Girl Flu Offers Bittersweet Perspective on Coming-of-Age
By Audrey Rock
Hollywood, California (The Hollywood Times) 11/26/2017
Bird (Jade Pettyjohn) a 12-year, old has enough on her shoulders. She’s essentially holding her tiny family together. Her mother, Jenny (Katee Sackoff), is an overgrown adolescent who flits about smoking weed and entertaining her significantly more mature boyfriend, Arlo (Jeremy Sisto). So it’s really up to Bird to be the adult in the dynamic. And until she starts her period, which proves to really rock that dynamic, it’s a piece of cake to keep it all together.
Girl Flu, a mini-gem of a film that explores the dysfunctional dynamic between a stunted single mother and her overly mature daughter, hits the nail on the head. A 6th grader starting her period in California isn’t an earthshaking occurrence on its own. But writer-director Dorie Barton unearths the nuances and cataclysmic happenings that make life come to a grinding halt over it.
Jenny and Bird simply can’t move forward until its implications are dealt with. Essentially, the message seems to be that Bird’s period is a screaming ironic sign that Jenny needs to grow up and parent, and Bird needs to be allowed to be a child. “I’m never having children. I already have my mom,” Bird grumbles mid-movie.
The two must progress. Their stagnation is forced to an end by Bird’s catastrophic biological incident.
They are supported in their heartwarmingly comic journey by Jenny’s patient boyfriend Arlo, played with measured tenderness and bewilderment by Jeremy Sisto. Sisto has previously appeared in female-centric films including Thirteen, Clueless, and Waitress. He doesn’t disappoint here, either, ultimately becoming an adhesive that binds a fractured mother-daughter relationship. Arlo provides stability where Jenny simply can’t. It’s a complicated and realistic relationship. Perhaps she’s immature and unready to really raise a daughter. Arlo loves her and her daughter in spite of her glaring flaws, and is up to the challenge of guiding her in the right direction.
Deeply, director Barton seems to be digging at something society doesn’t seem to want to address. Ever. Jenny’s confusion towards motherhood. She loves her daughter more than anything; but she winces at it constantly. Bird may be experiencing what is the equivalent, or maybe even the precursor. A severe aversion to adulthood. When Bird starts her period, she promptly takes matters into her own hands, marching down to Planned Parenthood and announcing that she needs to have her tubes tied.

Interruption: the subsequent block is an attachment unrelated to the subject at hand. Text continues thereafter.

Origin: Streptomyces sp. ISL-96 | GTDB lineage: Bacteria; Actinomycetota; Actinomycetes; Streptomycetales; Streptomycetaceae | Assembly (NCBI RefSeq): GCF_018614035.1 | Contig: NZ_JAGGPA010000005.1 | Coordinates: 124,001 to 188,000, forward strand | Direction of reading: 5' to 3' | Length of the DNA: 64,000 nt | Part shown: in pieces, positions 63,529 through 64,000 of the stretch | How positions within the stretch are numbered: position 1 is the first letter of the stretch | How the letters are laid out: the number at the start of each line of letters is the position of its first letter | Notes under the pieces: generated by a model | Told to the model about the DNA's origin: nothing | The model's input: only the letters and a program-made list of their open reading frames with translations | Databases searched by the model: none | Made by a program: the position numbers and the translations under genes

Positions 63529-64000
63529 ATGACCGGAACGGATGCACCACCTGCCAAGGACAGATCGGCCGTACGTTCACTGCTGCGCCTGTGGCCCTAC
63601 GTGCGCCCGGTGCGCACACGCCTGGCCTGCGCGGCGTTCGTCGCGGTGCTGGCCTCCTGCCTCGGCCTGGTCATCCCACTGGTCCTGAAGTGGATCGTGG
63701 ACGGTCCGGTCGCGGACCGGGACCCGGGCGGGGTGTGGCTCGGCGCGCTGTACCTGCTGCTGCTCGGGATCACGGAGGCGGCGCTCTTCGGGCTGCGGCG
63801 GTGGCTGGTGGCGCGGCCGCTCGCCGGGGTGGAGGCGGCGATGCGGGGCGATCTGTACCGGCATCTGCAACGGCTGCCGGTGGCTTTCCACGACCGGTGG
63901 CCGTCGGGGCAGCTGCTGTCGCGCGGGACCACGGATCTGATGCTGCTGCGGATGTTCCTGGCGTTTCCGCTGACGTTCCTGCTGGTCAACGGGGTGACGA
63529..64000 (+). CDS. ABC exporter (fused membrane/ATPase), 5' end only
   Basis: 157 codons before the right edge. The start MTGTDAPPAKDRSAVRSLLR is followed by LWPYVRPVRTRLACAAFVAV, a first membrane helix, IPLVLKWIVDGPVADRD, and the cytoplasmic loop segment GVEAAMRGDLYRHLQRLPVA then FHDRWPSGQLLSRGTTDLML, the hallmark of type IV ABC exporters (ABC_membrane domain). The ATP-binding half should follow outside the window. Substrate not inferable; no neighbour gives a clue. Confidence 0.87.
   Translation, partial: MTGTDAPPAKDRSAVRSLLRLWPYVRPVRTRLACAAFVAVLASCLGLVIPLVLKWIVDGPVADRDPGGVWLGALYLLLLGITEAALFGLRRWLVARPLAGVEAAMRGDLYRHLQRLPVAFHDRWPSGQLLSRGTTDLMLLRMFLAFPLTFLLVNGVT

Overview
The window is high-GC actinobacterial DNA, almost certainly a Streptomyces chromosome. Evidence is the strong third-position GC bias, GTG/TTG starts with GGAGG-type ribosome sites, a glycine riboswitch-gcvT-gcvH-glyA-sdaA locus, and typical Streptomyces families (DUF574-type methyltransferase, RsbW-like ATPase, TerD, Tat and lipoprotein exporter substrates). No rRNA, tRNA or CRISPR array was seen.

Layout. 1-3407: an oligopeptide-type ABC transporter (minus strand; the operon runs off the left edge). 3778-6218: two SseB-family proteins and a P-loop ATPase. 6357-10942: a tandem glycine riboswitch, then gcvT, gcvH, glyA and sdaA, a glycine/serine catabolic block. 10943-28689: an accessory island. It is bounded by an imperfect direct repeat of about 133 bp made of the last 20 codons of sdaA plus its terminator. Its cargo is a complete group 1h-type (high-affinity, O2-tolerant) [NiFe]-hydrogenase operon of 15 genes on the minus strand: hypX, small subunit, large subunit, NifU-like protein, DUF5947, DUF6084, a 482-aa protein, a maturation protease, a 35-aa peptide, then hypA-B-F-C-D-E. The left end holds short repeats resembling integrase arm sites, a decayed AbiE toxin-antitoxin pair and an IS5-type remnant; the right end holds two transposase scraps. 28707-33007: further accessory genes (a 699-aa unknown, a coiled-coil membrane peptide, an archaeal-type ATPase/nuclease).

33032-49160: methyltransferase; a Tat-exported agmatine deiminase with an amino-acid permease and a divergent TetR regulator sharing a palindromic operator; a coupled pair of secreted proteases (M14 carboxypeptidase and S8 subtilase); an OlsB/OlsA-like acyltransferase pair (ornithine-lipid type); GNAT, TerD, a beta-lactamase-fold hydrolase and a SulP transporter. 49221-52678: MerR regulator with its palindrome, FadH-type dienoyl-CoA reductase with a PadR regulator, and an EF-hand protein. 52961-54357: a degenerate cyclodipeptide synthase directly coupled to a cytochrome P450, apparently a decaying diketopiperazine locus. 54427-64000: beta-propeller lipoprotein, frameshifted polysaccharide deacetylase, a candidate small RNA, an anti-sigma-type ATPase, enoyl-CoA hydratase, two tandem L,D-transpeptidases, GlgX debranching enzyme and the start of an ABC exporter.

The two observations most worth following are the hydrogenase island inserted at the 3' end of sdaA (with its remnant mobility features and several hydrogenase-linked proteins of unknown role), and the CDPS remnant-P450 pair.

This, she believes, will stop both her period and her ability to become pregnant. She wants neither adulthood nor children.
Lucky for Bird, though, she has the classic distraction of a sweet boy (Diego Josef) who appears from time to time to remind her of why it’s not all bad to grow up. Unlucky for Bird, she’s being bullied at school.
As the two spiral toward a significantly painful denouement, the two both pull dramatic stunts designed to get each other’s attention. And it works. Bird and Jenny can’t ignore their affection for each other. For all Jenny’s confusion, she’s the mother meant for Bird. It takes 90 minutes of struggling for them to come to that conclusion.
Girl Flu is a nice little concoction on what society has deemed an unfit topic. Barton makes it downright amusing with a scene starring Jenny’s friend Lilli (Heather Matarazzo) in which the two tackle the period problem head-on with an in-bathroom show on feminine hygiene. Bird appears to relax visibly. But, of course, it’s a much bigger problem. As she notes: a woman will spend a full quarter of her life bleeding. It’s a thought that seems to linger in her head like a half full jug; Jenny’s expression always seems the same. Half full with the unwanted responsibility and worry of parenthood, and the bitter sweetness of knowing she wouldn’t trade it now that she has it.
Girl Flu is yet another gem of a female-centric film—one that mulls entirely the questions of women and girls, always being sensitive and kindhearted, without ever being lowbrow. There aren’t enough of those.
Production Company: Free Chicken Films
Writer Director: Dorie Barton
Running Time: 93 min